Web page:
An ambitiously structured road-trip novel stumbles a bit but gets a lot right.

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Two small-town Kentucky high school girls run away together.

Bo, whose voice narrates the story going forward from the night they steal Agnes' sister's car, is a sober bisexual virgin who's widely considered the school slut. Most of her family members are drunk or in jail, her father ran off, and her mother's addicted to meth. Agnes, whose voice in alternate chapters narrates the story in flashback from the beginning of her friendship with Bo, is legally blind from birth and chafing at the restrictions her well-meaning but hardly adventurous family puts upon her. She also drinks beer and has had sex with Bo's cousin. The two narratives come at each other from a distance, then cross in a way that drains some of the tension out of the conflict: by the time readers understand the reason for the white girls' sudden departure, they also know that Bo has made promises she never intended to keep, which puts the entire escapade in an uncomfortable light. A pat ending feels tacked-on, but Bo and Agnes' unlikely friendship rings true and strong. Agnes can see lights and shadows, and she is competent at navigating familiar areas with the help of a cane; she can read with heavy magnifiers. Her blindness never feels stereotyped, nor does the sense of small-town suffocation.

An ambitiously structured road-trip novel stumbles a bit but gets a lot right. (Fiction. 14-18)

Pub Date: June 28, 2016

ISBN: 978-0-545-83113-0

Page Count: 304

Publisher: Scholastic

Review Posted Online: March 2, 2016

Kirkus Reviews Issue: March 15, 2016

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This story is necessary. This story is important.

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THE HATE U GIVE

Sixteen-year-old Starr Carter is a black girl and an expert at navigating the two worlds she exists in: one at Garden Heights, her black neighborhood, and the other at Williamson Prep, her suburban, mostly white high school.

Walking the line between the two becomes immensely harder when Starr is present at the fatal shooting of her childhood best friend, Khalil, by a white police officer. Khalil was unarmed. Khalil’s death becomes national news, where he’s called a thug and possible drug dealer and gangbanger. His death becomes justified in the eyes of many, including one of Starr’s best friends at school. The police’s lackadaisical attitude sparks anger and then protests in the community, turning it into a war zone. Questions remain about what happened in the moments leading to Khalil’s death, and the only witness is Starr, who must now decide what to say or do, if anything. Thomas cuts to the heart of the matter for Starr and for so many like her, laying bare the systemic racism that undergirds her world, and she does so honestly and inescapably, balancing heartbreak and humor. With smooth but powerful prose delivered in Starr’s natural, emphatic voice, finely nuanced characters, and intricate and realistic relationship dynamics, this novel will have readers rooting for Starr and opening their hearts to her friends and family.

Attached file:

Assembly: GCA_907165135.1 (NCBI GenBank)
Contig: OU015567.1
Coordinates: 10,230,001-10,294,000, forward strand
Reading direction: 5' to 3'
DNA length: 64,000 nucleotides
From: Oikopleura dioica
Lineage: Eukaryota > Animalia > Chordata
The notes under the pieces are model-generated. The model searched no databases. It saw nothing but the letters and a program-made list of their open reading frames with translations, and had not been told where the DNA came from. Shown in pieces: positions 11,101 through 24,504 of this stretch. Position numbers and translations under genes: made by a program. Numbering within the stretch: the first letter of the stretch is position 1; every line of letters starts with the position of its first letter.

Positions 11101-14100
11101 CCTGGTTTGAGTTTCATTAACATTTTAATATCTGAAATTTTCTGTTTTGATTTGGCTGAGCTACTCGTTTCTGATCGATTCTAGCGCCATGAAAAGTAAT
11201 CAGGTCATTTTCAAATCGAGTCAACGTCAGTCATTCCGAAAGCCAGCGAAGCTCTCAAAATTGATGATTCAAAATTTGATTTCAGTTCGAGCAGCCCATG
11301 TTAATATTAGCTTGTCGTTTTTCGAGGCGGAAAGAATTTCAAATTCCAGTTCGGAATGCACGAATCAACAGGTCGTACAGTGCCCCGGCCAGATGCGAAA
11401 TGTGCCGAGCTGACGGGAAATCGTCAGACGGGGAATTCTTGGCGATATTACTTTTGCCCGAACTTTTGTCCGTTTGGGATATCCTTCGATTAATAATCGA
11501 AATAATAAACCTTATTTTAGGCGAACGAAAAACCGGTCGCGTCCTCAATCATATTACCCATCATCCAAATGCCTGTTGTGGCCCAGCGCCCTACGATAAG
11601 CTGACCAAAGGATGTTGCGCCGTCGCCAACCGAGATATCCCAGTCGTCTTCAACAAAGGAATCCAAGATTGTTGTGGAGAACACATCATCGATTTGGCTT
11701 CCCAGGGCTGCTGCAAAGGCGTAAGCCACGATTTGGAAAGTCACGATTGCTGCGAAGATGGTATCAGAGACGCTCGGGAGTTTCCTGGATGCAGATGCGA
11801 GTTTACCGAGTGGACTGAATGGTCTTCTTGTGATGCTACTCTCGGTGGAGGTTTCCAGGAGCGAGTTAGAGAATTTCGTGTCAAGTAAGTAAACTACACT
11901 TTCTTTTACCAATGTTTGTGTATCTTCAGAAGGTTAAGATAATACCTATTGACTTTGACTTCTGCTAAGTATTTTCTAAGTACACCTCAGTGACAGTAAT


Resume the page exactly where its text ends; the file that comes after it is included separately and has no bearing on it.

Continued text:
This story is necessary. This story is important. (Fiction. 14-adult)

Pub Date: Feb. 28, 2017

ISBN: 978-0-06-249853-3

Page Count: 464

Publisher: Balzer + Bray/HarperCollins

Review Posted Online: Dec. 6, 2016

Kirkus Reviews Issue: Dec. 15, 2016

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An unpolished grab bag of incidents that tries to make a point about racial inequality.

I'M NOT DYING WITH YOU TONIGHT

Two teenage girls—Lena and Campbell—come together following a football game night gone wrong.

Campbell, who is white and new to Atlanta, now attends the school where Lena, who is black, is a queen bee. At a game between McPherson High and their rival, a racist slur leads to fights, and shots are fired. The unlikely pair are thrown together as they try to escape the dangers on campus only to find things are even more perilous on the outside; a police blockade forces them to walk through a dangerous neighborhood toward home. En route, a peaceful protest turns into rioting, and the presence of police sets off a clash with protestors with gruesome consequences. The book attempts to tackle racial injustice in America by offering two contrasting viewpoints via narrators of different races. However, it portrays black characters as violent and criminal and the white ones as excusably ignorant and subtly racist, seemingly redeemed by moments when they pause to consider their privileges and biases. Unresolved story arcs, underdeveloped characters, and a jumpy plot that tries to pack too much into too small a space leave the story lacking. This is not a story of friendship but of how trauma can forge a bond—albeit a weak and questionable one—if only for a night.

An unpolished grab bag of incidents that tries to make a point about racial inequality. (Fiction. 15-adult)

Pub Date: Aug. 6, 2019

ISBN: 978-1-4926-7889-2

Page Count: 272

Publisher: Sourcebooks Fire

Review Posted Online: May 22, 2019

Kirkus Reviews Issue: June 15, 2019

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